As Public Health Crisis Continues,

Bush Fails to Act on Cuban Offer of 1,100 Doctors

by Karen O'Keefe Sunday, Sep. 04, 2005 at 1:47 AM

Hurricane victims from New Orleans desperately need medical attention, and there are not enough doctors available to meet all of their needs. However, the federal government has not yet accepted Cuba’s offer to send 1,100 doctors with more than 20 tons of medicine.

The front page of the Saturday New York Times features a grim photo of elderly patients -- some in critical condition -- lying on conveyer belts and stretchers at the New Orleans airport. There is not a nurse, doctor, or hospital bed in sight. A Times article explains that more than 2,000 patients were evacuated there from hospitals, and many died while awaiting evacuation to another hospital. As a Saturday headline on WLBT-TV, Jackson read: “Many dying at airport for lack of medical care.” As of Friday afternoon, a few hundred patients remained.

Shelters housing evacuees were also unable to fully meet their medical needs. An Associated Press article entitled “Astrodome Triage Center Treating Hundreds” discusses more than 11,000 refugees at the Astrodome with only 50 doctors to attend to their needs. A doctor who ordinarily treats only 30 patients in an eight hour day saw 50 patients in four hours.

The need of those still trapped in New Orleans itself is even more dire, where minor cuts can quickly become dangerous infections due to the toxic waters, and where for five days people have been without adequate food, water, medications, sanitation, and other necessities. By Saturday night, a typical news headline read, “New Orleans Left for the Dead and Dying.”

One of the many examples of evacuees’ suffering from medical neglect was the San Antonio Express’ account of Lamar Fefie’s hand:

Tears streaming down his face, Lamar Fefie thrust out his swollen, rotting hand and bandaged wrist. He had ripped open his wrist on a broken window while escaping from the hurricane, he said. "My hand's dead," he cried. "I can't even move my fingers. I ask police to take me to the hospital, but all they do is pull guns on me."

News accounts continued to point to ever-increasing numbers of residents seeking medical treatment, and the ability of the already overworked healthcare personnel to deal with the flow of patients is at a breaking point. FOX News Medical correspondent Dr. Steven Glorsky, working alongside other medical personnel to treat evacuees in Baton Rouge, said “Many people might think there are enough people here, and there are not. We just need help.” He added, “We have a crisis in there.”

Adding to the problem is decreasing availability of medical supplies in New Orleans. Another problem is that many of the evacuees seeking help simply do not know what medications they are on, but they still need them as soon as possible. Many hospitals and evacuees lost their medical records due to the storm, and city public health records are likewise lacking at this time, exasperating efforts to properly medicate certain patients.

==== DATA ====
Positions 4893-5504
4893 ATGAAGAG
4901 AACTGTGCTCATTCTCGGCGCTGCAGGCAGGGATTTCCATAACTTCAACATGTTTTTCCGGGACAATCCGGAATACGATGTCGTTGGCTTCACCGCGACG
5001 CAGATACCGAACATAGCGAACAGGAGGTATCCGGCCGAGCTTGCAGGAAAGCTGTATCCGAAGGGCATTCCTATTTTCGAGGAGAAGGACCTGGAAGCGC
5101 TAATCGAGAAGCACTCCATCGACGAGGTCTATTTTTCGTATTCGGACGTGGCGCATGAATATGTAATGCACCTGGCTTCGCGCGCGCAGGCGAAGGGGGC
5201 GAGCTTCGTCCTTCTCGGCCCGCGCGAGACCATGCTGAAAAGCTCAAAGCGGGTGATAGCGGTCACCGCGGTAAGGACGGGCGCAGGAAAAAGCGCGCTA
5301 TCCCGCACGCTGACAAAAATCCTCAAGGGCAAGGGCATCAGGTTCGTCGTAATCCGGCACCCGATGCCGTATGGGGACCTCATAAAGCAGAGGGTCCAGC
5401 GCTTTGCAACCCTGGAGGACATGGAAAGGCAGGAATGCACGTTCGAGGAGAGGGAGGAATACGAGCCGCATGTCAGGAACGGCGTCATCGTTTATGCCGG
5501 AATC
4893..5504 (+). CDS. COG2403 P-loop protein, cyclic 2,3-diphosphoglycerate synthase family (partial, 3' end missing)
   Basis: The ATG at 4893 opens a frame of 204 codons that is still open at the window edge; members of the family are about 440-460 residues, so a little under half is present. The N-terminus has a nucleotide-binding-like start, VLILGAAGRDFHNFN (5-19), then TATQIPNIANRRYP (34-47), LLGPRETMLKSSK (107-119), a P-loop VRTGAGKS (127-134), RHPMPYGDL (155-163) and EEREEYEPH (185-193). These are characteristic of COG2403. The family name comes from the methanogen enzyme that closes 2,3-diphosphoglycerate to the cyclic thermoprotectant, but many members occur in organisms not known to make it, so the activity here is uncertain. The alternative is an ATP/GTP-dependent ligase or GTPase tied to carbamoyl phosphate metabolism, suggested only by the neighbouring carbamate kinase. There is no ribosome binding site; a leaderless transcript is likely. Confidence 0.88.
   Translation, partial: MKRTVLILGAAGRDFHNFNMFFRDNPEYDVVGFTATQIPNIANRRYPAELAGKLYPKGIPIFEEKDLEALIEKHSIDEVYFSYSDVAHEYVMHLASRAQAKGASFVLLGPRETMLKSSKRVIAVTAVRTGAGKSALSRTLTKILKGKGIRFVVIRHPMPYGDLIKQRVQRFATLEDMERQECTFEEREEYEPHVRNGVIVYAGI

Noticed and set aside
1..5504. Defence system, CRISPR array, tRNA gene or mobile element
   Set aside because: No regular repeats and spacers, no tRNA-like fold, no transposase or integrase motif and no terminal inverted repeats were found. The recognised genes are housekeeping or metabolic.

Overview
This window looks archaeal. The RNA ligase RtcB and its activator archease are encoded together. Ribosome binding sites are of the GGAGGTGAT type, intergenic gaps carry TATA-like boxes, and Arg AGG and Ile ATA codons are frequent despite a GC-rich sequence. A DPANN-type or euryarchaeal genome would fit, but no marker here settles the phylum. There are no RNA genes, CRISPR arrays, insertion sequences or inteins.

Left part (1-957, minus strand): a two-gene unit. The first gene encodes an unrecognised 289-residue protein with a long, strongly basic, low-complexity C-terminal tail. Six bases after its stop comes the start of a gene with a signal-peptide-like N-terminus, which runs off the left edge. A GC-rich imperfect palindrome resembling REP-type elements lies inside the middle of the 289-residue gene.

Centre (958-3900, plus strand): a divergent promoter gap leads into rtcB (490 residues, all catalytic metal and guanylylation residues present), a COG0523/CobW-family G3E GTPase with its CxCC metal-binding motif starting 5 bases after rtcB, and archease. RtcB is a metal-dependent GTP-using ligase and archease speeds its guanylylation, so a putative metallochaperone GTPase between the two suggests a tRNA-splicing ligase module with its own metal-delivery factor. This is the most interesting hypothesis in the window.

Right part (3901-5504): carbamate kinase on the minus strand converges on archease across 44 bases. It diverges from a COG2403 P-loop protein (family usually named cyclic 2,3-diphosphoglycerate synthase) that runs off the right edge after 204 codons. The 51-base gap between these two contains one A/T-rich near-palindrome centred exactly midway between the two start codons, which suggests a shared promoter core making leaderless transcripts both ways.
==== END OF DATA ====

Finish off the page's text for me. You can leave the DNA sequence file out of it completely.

With most of the city covered by standing water filled with sewage, fuels, toxic chemicals, and unknown numbers of corpses, officials and experts warn that residents risk a host of health problems. For example, there is also a concern these conditions create a favorable atmosphere for mosquitoes to multiply and spread West Nile Virus and malaria. Dr. Steven Garner told FOX News, "These are highly contagious diseases, and as people begin to experience the diarrhea and vomiting, it'll spread because we have people in very close quarters now in the Astrodome or wherever they are."

Infectious disease expert Dr. Sanford Kuvin explained to Palm Beach Daily News that the lack of adequate medical care could result in dangerous outbreaks of otherwise preventable and treatable diseases such as cholera and hepatitis.

Officials and experts reiterated that New Orleans is facing a public health crisis, and urgently needs medical professionals and medicines. Governor Kathleen Blanco declared a state of public health emergency, allowing medical practitioners to register with the Department of Health and Hospitals and begin working in Louisiana without delay. And Health and Human Services Secretary Mike Levitt told FOX News on Saturday that relief efforts need more medical professionals and that he is calling on individual practitioners to volunteer.

With patients across New Orleans receiving limited care after enduring days in extreme heat and without adequate water, food, medications, and electricity, President Fidel Castro of Cuba offered on Friday to send an initial 100 doctors to help deal with the medical crisis, and to send 1,000 more doctors by Sunday. But, the U.S. federal government has not accepted the offer, as the death toll continues to mount.







Organizzazione Comunista Internazionalista